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‘The Wall’ was a concept album released in 1979 by Pink Floyd to explore the themes of isolation and mental illness. This good concept became popular and grabbed people’s attention as it blended the rock beats with the dark, isolated themes well. However, the depiction of violence and misogynistic attitudes in songs like ‘Young Lust’ and ‘One of My Turns’ would be faced with questions today as there’s more awareness around mental health and gender issues now. 

‘High Voltage’ by AC/DC

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The ‘High Voltage’ Rock Album released by AC/DC in 1976 was known for its rebellious spirit and hard-rocking sound because of hit songs like ‘T.N.T’ and ‘It’s a Long Way to the Top (If You Wanna Rock ‘n’ Roll).’ But with such good music, the lyrics often glorified violence and aggressive behavior, which would not be acceptable today. Society would not want the young ones to listen to such songs and adopt the behavior promoted in them.

‘Goats Head Soup’ by The Rolling Stones

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And yet another Rolling Stones on the list. This album was named ‘Goats Head Soup’ and was released in 1973. ‘Angie’ and ‘Doo Doo Doo Doo Doo (Heartbreaker)’ were some famous tracks, but songs like ‘Start Star’ included provocative content and crude language. And according to today’s standards, such a thing would receive heavy backlash for lacking decency and respect towards women.

‘A Night at the Opera’ by Queen

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Queen released their album, ‘A Night at the Opera’ in 1975 and was praised for giving hits like ‘Bohemian Rhapsody’ but would have been criticized for writing the song, ‘Death on Two Legs’ as it contains bitter lyrics aimed at a former manager. The personal feelings taken out in it might be interpreted as overly harsh by today’s generation.

‘Houses of the Holy’ by Led Zeppelin

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Led Zeppelin might also receive criticism for the 1973 album Houses of the Holy. It had hit tracks like ‘The Song Remains the Same’ and ‘No Quarter,’ but offensive songs like ‘The Crunge’ and ‘D’yer Mak’er’ would earn it some bad spotlight in today’s era. The mentioned songs carried obscene content and fostered problematic issues, which would not be acceptable.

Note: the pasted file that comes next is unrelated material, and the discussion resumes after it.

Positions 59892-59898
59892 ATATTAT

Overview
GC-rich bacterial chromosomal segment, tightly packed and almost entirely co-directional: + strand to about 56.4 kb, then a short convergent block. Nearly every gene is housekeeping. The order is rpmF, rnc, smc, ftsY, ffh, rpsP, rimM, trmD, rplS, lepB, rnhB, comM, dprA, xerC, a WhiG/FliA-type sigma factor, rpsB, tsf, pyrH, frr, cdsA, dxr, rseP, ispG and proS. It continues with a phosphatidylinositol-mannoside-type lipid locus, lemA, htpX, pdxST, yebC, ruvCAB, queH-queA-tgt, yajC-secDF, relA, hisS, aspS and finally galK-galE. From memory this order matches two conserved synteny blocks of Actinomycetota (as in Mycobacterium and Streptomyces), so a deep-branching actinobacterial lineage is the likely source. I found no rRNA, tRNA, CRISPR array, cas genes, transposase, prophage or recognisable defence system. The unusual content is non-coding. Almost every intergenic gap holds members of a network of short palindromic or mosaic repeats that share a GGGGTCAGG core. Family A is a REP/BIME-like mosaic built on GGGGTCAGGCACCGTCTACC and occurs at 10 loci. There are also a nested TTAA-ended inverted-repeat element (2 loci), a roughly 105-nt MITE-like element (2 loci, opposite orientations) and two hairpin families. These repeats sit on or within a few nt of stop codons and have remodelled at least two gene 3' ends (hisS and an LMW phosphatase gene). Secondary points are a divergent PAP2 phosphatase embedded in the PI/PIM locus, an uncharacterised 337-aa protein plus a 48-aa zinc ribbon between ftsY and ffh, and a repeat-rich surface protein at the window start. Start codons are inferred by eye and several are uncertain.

‘Born to Run’ by Bruce Springsteen

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Bruce Springsteen’s ‘Born to Run’ was an icon for portraying American life and dreams at that time, but one song, ‘Meeting Across the River, ’ might foster some problems for today’s generation. The song glamorized illegal activities and gave a negative viewpoint, reflecting a darker lifetime. However, people argue that it should be framed differently to convey the message, as the depiction might encourage unlawful behavior.

‘Destroyer’ by KISS

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One of the band’s most successful and influential albums, ‘KISS’. ‘Destroyer’ has had many controversial tracks like ‘Christine Sixteen’, ‘Do you Love Me?’, and ‘Detroit Rock City’ with rocking anthems. The mentioned tracks depicted many serious issues in an unhealthy manner, like obsession, minor consent, objectification, stereotypes about women, dangerous lifestyles, and many more. In today’s time, such content would receive heavy backlash and negative reviews from listeners for promoting such things.

‘Toys in the Attic’ by Aerosmith

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With another Aerosmith album on the list, ‘Toys in the Attic’ was appreciated for its raw energy and classic rock sound, marking some of the best hits. However, tracks like ‘Walk This Way,’ ‘Sweet Emotion’, and ‘Big Ten Inch Record’ contain lyrics that might not resonate with today’s standards. They perpetuate objectification of women, substance abuse, and obscene language, which would be criticized for glamorizing dangerous behavior.